Researchers Find Potential Fusarium Wilt Resistance Gene in TomatoJune 13, 2018
The reduced mycorrhizal colonization (rmc) tomato mutant is unable to form mycorrhiza and is more susceptible to Fusarium wilt. The rmc mutant has a chromosomal deletion affecting five genes, one of which is similar to CYCLOPS. Loss of this gene is the cause for non-mycorrhizality in rmc, but not the enhanced Fusarium wilt susceptibility.
The team of Cahya Prihatna from the University of Western Australia studied a second gene in the rmc deletion, designated Solyc08g075770, commonly expressed in roots. Analyses show that Solyc08g075770 encodes a small transmembrane protein with phosphorylation and glycosylation sites. It is predicted to function in transmembrane ion transport and/or as a cell surface receptor.
CRISPR-Cas9 Solyc08g075770 knockout mutants exhibited Fusarium wilt susceptibility like rmc, suggesting that the tomato Solyc08g075770 functions in Fusarium wilt tolerance.
This is the first study to show that Solyc08g075770 is a contributor to the tolerance to Fusarium wilt which was lost in the rmc mutant.
For more information, read the article in Frontiers in Microbiology.
The Crop Biotech Update is a weekly newsletter of ISAAA, a not-for-profit organization. The CBU is distributed for free to over 23,000 subscribers worldwide to inform them about the key developments in biosciences, especially in agricultural biotechnology. Your support will help us in our mission to feed the world with knowledge. You can help by donating as little as $10.
See more articles:
News from Around the World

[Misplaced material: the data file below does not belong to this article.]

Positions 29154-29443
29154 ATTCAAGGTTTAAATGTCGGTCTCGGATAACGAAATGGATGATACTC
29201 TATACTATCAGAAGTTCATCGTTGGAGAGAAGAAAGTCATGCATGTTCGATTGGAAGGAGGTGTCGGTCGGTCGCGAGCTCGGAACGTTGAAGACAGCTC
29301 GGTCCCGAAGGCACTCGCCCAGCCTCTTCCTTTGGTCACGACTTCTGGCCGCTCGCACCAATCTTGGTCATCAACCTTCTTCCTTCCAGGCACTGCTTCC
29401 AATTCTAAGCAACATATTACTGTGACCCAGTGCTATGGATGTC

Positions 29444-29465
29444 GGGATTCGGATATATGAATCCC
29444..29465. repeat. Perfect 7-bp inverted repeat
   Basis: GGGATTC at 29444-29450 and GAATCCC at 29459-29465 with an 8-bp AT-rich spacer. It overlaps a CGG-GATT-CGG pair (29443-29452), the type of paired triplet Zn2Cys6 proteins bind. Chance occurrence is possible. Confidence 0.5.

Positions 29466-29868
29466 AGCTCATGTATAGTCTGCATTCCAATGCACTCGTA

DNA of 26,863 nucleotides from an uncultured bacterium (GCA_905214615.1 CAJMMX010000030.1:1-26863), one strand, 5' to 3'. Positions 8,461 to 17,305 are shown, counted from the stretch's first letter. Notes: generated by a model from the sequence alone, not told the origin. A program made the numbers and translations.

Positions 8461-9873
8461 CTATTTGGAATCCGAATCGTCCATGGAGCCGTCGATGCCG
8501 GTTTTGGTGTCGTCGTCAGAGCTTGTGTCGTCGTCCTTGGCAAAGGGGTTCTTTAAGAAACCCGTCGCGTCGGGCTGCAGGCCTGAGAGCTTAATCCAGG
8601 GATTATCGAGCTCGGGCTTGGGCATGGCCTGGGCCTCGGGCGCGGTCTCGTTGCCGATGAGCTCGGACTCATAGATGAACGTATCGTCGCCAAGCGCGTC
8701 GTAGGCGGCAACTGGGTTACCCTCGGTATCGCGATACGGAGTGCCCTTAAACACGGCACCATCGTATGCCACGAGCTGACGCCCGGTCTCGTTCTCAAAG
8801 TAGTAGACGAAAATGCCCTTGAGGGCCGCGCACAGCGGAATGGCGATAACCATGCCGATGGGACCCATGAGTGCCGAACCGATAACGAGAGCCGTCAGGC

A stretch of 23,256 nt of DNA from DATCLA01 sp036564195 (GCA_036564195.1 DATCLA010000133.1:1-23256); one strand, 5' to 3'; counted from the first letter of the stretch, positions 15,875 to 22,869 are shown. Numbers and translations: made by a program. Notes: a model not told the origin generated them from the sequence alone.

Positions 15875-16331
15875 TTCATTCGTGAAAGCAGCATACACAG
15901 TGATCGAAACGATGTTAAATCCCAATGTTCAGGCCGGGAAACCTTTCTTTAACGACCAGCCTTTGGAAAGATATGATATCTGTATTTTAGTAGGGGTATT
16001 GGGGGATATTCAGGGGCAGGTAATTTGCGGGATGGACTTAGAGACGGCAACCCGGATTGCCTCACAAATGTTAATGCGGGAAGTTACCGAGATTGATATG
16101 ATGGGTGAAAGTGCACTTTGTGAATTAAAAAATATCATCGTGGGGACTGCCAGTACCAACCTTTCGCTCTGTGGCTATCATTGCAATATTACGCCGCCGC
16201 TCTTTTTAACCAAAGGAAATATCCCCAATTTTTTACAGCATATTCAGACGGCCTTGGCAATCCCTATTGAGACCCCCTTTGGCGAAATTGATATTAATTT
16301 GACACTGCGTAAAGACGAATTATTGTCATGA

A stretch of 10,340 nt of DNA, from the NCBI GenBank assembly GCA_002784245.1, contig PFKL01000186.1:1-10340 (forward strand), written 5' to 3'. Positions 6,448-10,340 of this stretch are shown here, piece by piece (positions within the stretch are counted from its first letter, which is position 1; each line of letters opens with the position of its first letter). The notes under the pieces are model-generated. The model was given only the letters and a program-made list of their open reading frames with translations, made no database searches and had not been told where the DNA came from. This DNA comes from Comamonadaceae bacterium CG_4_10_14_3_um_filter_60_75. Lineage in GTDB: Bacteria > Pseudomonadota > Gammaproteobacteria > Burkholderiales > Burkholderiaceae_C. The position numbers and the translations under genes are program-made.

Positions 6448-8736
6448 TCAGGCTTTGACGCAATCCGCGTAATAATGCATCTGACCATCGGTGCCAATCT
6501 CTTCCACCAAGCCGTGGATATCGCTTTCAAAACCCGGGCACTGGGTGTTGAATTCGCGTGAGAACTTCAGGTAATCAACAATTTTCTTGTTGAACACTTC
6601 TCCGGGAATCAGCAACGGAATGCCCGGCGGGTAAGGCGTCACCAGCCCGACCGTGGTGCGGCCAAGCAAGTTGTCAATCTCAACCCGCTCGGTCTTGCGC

- FAO Lists 20 Tools for Transforming Food and Agriculture to Achieve SDGs
- Kenya Starts Planting Biotech Cotton Under National Performance Trials
- USDA APHIS Seeks Comments to Deregulate GE Cotton
- Marketing Experts Study Why Consumers Don't See the Benefits of GM Foods
- SABC & ICRISAT Discuss PPP in Agricultural Research, Technology, and Innovation in India
- Plants Help Offspring by Passing on Seasonal Clues
- Speeding Up Photorespiration Boosts Crop Production by 47%
- Genetically Engineered Rice Transports Micronutrients More Efficiently
- PvTRX1h Gene Involved in Regulation of Nodules in Common Bean
- TaPSTOL Controls Agronomically Important Traits in Wheat
Plant Breeding Innovations
- Use of Tomato Promoter Increases CRISPR-Cas9 Efficiency
- OsSLA4 Plays a Role in Chloroplast Development in Rice
- CRISPR Confirms Candidate Gene for Flag Leaf Size in Rice
- Researchers Find Potential Fusarium Wilt Resistance Gene in Tomato
Beyond Crop Biotech
- Kenyan Stakeholders Advocate Harnessing Innovations in Biotech to Curb Plastic Pollution
- AU Launches Report on Emerging Technologies Expected to Spur Africa Development
- 3rd World Biotechnology Congress
- Bt Eggplant Videos
Read the latest:
- Crop Biotech Update (May 25, 2022)
- Genome Editing Supplement (May 18, 2022)
- Gene Drive Supplement (May 25, 2022)
Subscribe to CBU: